Mothers who gain weight after a pregnancy, or those who are unable to lose the weight gained during pregnancy, are at greater risks for complications in subsequent pregnancies. Even in women who are not considered overweight, a few pounds can make all the difference in the world!
A Swedish study involving 150,000 women, recognized that a weight gain, no matter how modest, after giving birth to a first child increases the risks of hypertension, diabetes or still-borns in the next pregnancies. When considering the escalating rate of obesity, this observation is very worrisome. In 2004, over one in two women in Canada was considered overweight.
The BMI (body mass index) is often used as an indicator to determine if the weight of a person is acceptable. To calculate it, take your weight in kilograms and divide it by the square of your height in metres. An ideal BMI is located between 18.5 and 25. A woman weighing 60 kg (132.28 lbs) and measuring 1.65 m (5ft, 4 in) for example, has a BMI of 22. If she gains 5 kg (11.023 lbs), her BMI will be close to 24, which is still within the “norm”. Consequently, the Swedish study shows that a mother who gains one or two BMI units between the first and second pregnancy, increases by 20 to 40%, her risk of suffering from gestational diabetes (GDM) or hypertension. The greater the weight gain, the greater the risk for complications. A gain of at least three BMI units also increases the risk of foetal death by more than 60%.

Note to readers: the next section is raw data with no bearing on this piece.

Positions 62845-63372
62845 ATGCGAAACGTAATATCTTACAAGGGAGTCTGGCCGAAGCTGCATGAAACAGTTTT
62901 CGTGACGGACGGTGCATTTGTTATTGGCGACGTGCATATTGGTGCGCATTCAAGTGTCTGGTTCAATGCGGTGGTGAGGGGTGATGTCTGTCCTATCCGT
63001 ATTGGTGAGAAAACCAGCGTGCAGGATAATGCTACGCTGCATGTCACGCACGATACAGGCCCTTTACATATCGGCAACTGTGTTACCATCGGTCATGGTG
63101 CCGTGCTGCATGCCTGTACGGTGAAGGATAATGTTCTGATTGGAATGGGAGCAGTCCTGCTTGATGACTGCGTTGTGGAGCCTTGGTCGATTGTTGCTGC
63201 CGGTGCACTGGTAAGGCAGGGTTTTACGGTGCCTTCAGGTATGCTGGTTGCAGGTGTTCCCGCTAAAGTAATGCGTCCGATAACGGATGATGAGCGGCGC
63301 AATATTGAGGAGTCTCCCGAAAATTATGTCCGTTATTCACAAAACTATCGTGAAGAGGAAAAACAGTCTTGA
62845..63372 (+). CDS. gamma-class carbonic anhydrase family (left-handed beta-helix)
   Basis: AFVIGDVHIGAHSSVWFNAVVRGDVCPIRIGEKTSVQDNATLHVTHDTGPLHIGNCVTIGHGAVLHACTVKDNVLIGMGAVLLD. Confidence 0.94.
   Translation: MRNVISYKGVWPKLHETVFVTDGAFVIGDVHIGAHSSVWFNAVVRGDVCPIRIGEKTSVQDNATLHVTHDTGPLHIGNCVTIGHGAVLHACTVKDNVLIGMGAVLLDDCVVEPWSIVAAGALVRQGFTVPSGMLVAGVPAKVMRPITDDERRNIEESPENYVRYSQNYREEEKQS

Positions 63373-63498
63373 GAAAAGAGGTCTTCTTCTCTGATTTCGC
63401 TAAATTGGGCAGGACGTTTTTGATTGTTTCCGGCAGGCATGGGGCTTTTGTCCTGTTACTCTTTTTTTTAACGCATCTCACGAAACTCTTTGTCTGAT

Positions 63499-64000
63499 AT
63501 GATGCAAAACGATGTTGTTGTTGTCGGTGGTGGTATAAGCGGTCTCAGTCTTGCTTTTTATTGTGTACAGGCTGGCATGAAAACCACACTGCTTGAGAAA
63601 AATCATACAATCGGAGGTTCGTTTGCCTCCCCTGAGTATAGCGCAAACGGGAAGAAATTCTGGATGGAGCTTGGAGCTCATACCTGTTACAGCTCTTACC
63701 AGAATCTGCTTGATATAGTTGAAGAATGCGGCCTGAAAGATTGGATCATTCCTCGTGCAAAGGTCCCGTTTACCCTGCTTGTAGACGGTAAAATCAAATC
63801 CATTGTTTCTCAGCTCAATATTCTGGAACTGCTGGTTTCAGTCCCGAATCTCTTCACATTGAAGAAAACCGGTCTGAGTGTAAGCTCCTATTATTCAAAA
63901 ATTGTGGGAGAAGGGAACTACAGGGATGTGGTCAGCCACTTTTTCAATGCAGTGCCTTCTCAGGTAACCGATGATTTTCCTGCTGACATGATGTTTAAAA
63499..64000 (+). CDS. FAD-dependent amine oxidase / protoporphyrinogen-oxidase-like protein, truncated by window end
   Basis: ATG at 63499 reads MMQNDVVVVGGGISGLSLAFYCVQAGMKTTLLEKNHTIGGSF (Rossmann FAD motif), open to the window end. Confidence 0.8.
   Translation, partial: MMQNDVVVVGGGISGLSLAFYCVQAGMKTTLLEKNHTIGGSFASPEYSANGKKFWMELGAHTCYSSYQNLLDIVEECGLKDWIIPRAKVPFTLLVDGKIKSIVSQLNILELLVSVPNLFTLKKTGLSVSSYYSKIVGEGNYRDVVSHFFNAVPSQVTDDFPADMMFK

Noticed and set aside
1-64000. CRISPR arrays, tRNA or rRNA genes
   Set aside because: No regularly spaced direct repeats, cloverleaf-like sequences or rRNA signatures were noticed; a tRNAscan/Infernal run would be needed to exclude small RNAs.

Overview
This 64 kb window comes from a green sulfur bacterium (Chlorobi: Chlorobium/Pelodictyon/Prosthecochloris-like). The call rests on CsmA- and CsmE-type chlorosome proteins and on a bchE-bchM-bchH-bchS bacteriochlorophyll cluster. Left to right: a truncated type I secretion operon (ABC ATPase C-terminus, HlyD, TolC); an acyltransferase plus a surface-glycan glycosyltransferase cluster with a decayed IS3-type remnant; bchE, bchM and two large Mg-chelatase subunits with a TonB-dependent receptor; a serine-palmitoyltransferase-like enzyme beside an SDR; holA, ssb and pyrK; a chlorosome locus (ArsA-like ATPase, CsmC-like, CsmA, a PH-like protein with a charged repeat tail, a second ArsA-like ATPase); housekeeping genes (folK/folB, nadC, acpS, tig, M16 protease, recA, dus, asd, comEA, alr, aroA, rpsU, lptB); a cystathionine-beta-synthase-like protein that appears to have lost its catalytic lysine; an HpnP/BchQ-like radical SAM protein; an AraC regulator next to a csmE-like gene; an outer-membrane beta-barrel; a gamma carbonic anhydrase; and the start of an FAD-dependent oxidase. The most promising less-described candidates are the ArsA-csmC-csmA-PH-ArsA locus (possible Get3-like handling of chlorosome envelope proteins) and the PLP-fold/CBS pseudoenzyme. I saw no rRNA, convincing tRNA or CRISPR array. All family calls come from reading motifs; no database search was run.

This study also shows that even a slight weight loss can make a big difference, particularly in women who are overweight. How can a mother who is busy taking care of her newborn lose the weight? It is recommended she breastfeed her child. Breastfeeding not only induces weight loss in the mother, it also offers a wealth of benefits to the child. As you know, regular physical exercise is also a key element in weight loss. For example, walking with your baby everyday or even actively playing in the back yard with older children, are great ways to exercise. So Moms, stay active!